Co-authored by Jodie Meng (’20), Mara Adams (’20), Grace Yue (’20), and Peter Baffoe (’20).
For those of you starting to think about asking teachers for college recommendations, or recommendations for summer programs and internships, The Acronym has collected responses from IMSA teachers about the best way to go about doing that… whether you’re asking 2 months, 2 weeks, 1 day, or 1 hour (please don’t) before the deadline.
Our main conclusions:
- Only ask teachers for whom you actually tried in their class.
- Ask AT LEAST 2 weeks before the deadline, but preferably even further in advance.
- If you’re asking an hour before the deadline, college may not be the right place for you. Just a thought.
About how much time does it take you to write, edit, and submit one rec letter to a Common App school?
Anonymous: “2 hours.”
Devon Madon: “About an hour.”
Tracy Townsend: “Roughly 45 minutes.”
Peter Dong: “1 hour, though it gets shorter when I have a lot of them.”
What is the optimal amount of advance notice for a student to give you? Please be more specific than just “ASAP.”
Anonymous: “2 or more weeks.”
Devon Madon: “Try to get ideas about who you can ask for a recommendation over the summer and ask teachers early on in the year.”
Tracy Townsend: “5 weeks or more.”
Peter Dong: “Two weeks is plenty, but more is fine too.”
What’s the most ridiculous and/or last-minute rec letter request you’ve ever gotten? Please elaborate.
Anonymous: “Tomorrow, from a student who wasn’t very good in my class! In general, unless you stood out in a class, it’s going to be hard for a teacher to write a good recommendation for you. You don’t have the be the 98% student. You do need to be involved, ask and answer questions. You do need to show interest. The student who shows up, for the first time in a year, and tells the teacher, ‘I’ve been thinking of going into your field for my major,’ is not going to get a very warm response. Think about the impression your actions made on your teacher. Were you late often? Did you sleep in class? Was your homework always late? Were you generally unprepared for class? Did your teacher have to tell you to put away your phone, or stop surfing the web? If any of these are yes, you may want to ask a different teacher for a letter…”
Devon Madon: “Every year, I have at least one student ask for a rec THE day it is due.”
Tracy Townsend: “Oct. 31 for a Nov. 1. The student had forgotten to ask anyone for rec letters and decided at the last minute to apply to a college with a Nov. 1 deadline. It was…not the finest letter I have ever written, for many reasons.”
Peter Dong: “Mr. Traina, when he was here, happened to come into IMSA during winter break to set some things up and met a student who was running wildly through the building looking for any teacher who was still around to write a rec. I think it was December 27, and the deadline was January 1.”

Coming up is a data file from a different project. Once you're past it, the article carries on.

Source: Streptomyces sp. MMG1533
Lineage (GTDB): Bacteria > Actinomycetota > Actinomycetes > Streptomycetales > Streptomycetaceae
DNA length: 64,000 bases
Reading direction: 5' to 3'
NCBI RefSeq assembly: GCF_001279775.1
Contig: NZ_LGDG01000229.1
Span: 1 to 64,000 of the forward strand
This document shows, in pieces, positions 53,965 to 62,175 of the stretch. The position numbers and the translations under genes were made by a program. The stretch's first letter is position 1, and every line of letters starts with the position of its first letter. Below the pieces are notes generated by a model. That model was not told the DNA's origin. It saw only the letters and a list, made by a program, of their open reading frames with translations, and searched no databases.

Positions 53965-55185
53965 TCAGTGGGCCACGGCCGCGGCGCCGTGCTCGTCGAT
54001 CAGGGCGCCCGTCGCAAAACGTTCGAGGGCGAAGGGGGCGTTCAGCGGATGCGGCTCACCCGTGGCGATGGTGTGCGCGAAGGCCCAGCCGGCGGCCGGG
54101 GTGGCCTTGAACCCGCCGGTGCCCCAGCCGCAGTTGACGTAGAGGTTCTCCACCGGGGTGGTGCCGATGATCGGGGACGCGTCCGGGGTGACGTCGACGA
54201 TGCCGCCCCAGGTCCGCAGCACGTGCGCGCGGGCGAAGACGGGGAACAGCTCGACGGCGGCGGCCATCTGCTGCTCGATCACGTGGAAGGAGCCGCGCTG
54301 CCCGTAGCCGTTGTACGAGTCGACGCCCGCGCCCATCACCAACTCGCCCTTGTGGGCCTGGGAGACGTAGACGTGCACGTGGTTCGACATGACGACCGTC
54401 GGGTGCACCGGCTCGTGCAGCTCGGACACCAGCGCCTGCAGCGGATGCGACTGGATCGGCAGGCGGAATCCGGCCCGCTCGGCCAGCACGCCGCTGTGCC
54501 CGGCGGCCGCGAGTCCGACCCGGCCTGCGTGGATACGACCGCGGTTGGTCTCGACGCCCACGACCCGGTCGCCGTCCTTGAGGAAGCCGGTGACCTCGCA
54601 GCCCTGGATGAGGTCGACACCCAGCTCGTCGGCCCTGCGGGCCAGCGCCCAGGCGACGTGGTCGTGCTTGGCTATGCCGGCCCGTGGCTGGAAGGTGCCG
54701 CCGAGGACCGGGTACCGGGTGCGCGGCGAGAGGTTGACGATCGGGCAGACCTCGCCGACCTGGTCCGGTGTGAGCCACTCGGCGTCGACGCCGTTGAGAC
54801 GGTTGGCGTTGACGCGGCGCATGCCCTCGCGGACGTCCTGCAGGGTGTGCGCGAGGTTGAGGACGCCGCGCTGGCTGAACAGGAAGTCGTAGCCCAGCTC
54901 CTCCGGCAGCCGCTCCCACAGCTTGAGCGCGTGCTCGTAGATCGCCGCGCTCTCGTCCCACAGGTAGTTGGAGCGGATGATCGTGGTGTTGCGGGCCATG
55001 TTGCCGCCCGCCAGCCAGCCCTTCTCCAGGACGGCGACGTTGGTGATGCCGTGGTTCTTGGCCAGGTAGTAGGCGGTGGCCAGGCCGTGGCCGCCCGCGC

How should students ask for College Recs 2 months before the deadline?
Tracy Townsend: “Hi, I was wondering if you have a minute? I’ll be applying to colleges soon and would really appreciate a letter from you, if that’s something you’re comfortable doing. I enjoyed your class and know your perspective on me would be an important part of my application.”
Peter Dong: “Do whatever you want – I’ll forget about it by the time I have to write the letter. Just make sure it’s in Naviance.”
How should students ask for College Recs 2 weeks before the deadline?
Anonymous: “This is a good time. Not so long you forget, not so short you can’t find the time.”
Tracy Townsend: “I know this is short notice, but I’ve had some trouble organizing my college application process. Would it be possible for you to write a recommendation letter on my behalf? I really appreciate your consideration either way.”
Peter Dong: “I know the CACs tell you otherwise, but I assure you my memory is not so bad that I will forget you that quickly. It’s not necessary to say ‘I really enjoyed your class a lot, and I felt like I learned…’ – you can save that for your college essays. The best way is to say, ‘Will you write me a rec?’ And then I say, ‘Sure.’ And that’s all it takes.”
How should students ask for College Recs the day before the deadline?
Tracy Townsend: “I’m very sorry to put you in this position, but my previous college recommendation plans have fallen through. I know this is unusual, but is there any chance you could write me a brief letter? I’m afraid it’s due tomorrow.”
Peter Dong: “Illinois state law forbids employees from accepting gifts of more than $100, so I don’t think there’s any way you can make this work.”
How should students ask for College Recs the hour before the deadline?
Anonymous: “Do not darken my doorstep…”
Tracy Townsend: “Do not ask an hour before the deadline. Just don’t.”
Peter Dong: “At this point, I don’t actually recommend you go to college. It doesn’t seem like the right place for you.”
The obvious conclusion to extrapolate from these responses is: when asking for rec letters, always keep in mind that your teachers legally cannot accept gifts of more than $100.
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